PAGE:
The huge profit surge that videoconferencing company Zoom has seen over the past year is yet another reminder of how deeply the pandemic has changed our lives. One thing that hasn't changed, however, amid the upheaval caused by: Corporate America's ability to avoid paying taxes.
Zoom reported earlier this month it made $672 million in its fiscal year ended January 31, up 3,200% from the $21 million it reported making during the previous fiscal year. At the same time, Zoom also told investors this month what it expects to pay in federal taxes on those profits. The answer? Nada.
In fact, Zoom's 2020 tax bill will likely be less than zero. That's because Zoom, according to its financial statements, booked a $300 million tax credit last year to use against future earnings. That means not only did Zoom's hundreds of millions of dollars in profits result in a federal tax bill of $0 for 2020, but it will also reduce what the company will owe to Uncle Sam for years to come.
"We are only taxing about half of all corporate profits," observed Matt Gardner, a senior fellow at the Institute on Taxation and Economic Policy, which put out a report on Monday highlighting Zoom's likely $0 federal tax bill for 2020.
Gardner, like other experts CBS MoneyWatch talked to for this story, said Zoom didn't appear to be using any loopholes or doing anything other than following U.S. tax law. "We are allowing companies to legally exempt a big chuck of income from taxation."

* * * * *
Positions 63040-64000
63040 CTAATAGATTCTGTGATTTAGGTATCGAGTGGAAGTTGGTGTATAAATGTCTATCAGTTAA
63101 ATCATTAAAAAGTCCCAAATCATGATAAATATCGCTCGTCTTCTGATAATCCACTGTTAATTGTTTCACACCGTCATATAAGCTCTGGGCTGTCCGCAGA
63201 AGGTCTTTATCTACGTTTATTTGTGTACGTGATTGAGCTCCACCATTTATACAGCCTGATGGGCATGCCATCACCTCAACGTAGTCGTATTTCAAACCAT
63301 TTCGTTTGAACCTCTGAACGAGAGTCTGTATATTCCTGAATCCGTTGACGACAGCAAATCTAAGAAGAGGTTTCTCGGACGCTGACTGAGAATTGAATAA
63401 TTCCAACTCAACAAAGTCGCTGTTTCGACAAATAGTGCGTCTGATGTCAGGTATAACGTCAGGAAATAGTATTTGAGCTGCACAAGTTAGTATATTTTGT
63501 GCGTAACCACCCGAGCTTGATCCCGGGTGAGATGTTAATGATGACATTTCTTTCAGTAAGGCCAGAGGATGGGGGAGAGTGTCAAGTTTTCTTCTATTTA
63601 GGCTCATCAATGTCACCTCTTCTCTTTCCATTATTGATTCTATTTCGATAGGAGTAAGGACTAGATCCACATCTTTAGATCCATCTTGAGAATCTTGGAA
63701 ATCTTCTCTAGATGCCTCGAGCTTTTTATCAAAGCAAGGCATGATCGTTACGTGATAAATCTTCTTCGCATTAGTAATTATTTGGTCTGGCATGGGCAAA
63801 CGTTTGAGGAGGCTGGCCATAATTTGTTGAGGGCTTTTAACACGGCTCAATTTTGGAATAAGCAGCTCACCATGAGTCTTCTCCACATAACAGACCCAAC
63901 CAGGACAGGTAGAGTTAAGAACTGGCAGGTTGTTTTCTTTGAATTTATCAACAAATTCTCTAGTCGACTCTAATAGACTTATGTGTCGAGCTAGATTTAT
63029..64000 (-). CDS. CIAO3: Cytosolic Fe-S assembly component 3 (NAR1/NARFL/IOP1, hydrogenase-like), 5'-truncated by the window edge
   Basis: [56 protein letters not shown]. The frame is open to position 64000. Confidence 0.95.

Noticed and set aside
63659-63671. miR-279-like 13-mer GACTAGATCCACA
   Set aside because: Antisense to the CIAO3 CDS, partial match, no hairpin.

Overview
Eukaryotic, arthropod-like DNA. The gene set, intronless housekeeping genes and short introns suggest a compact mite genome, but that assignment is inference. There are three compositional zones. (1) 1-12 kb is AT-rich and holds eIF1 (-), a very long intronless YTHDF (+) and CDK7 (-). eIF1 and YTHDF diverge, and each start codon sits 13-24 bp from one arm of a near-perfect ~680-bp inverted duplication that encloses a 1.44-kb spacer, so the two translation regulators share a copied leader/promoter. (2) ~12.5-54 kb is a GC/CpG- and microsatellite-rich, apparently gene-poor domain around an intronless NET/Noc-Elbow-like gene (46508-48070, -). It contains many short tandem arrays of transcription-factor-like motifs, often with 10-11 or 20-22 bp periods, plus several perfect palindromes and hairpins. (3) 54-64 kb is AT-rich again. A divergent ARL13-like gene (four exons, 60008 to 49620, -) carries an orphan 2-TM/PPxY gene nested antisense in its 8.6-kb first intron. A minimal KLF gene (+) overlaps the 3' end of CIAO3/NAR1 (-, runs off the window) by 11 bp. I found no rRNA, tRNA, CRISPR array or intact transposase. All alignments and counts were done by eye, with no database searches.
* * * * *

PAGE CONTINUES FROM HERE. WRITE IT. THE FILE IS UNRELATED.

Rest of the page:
Outsized executive compensation
The biggest reason for Zoom's de minimis tax bill is outsized executive compensation. Zoom paid $580 million in stock compensation alone in 2020, much of it likely to a handful of top executives, according to a calculation by CBS MoneyWatch based on the company's latest financial filings.
And that's on top of what it pays its senior executives in salaries. CEO Eric Yuan, for instance, had a cash salary of $300,000 for 2020. On a single day in mid-December, Yuan cashed in a stock grant worth nearly $72 million.
There is no way to know for sure what taxes Zoom has paid or will pay for 2020. Companies, like people, are allowed to keep their tax filings and payments private.
As a publicly traded company, Zoom has until the end of May to disclose how much it paid its top executives last year. But also as a public company, Zoom must give its shareholders a rough indication of how taxes will impact profits. Tax experts contacted by CBS MoneyWatch agree that, based on its filings, Zoom is unlikely to have to pay federal income taxes anytime soon.
"It doesn't seem likely that Zoom would pay taxes in 2020," said Bob Willens, one of Wall Street's top tax and accounting experts.
A spokesperson for Zoom declined to say whether the company paid federal taxes for 2020 or answer any other questions on its tax bill, or lack of one. In a statement provided to CBS MoneyWatch, the Zoom spokesperson said the company "complies with all applicable tax laws in the countries where we do business."
The spokesperson also pointed to Zoom's R&D spending, which companies can use to lower their tax bill, but which in Zoom's case isn't the major driver of its tax savings.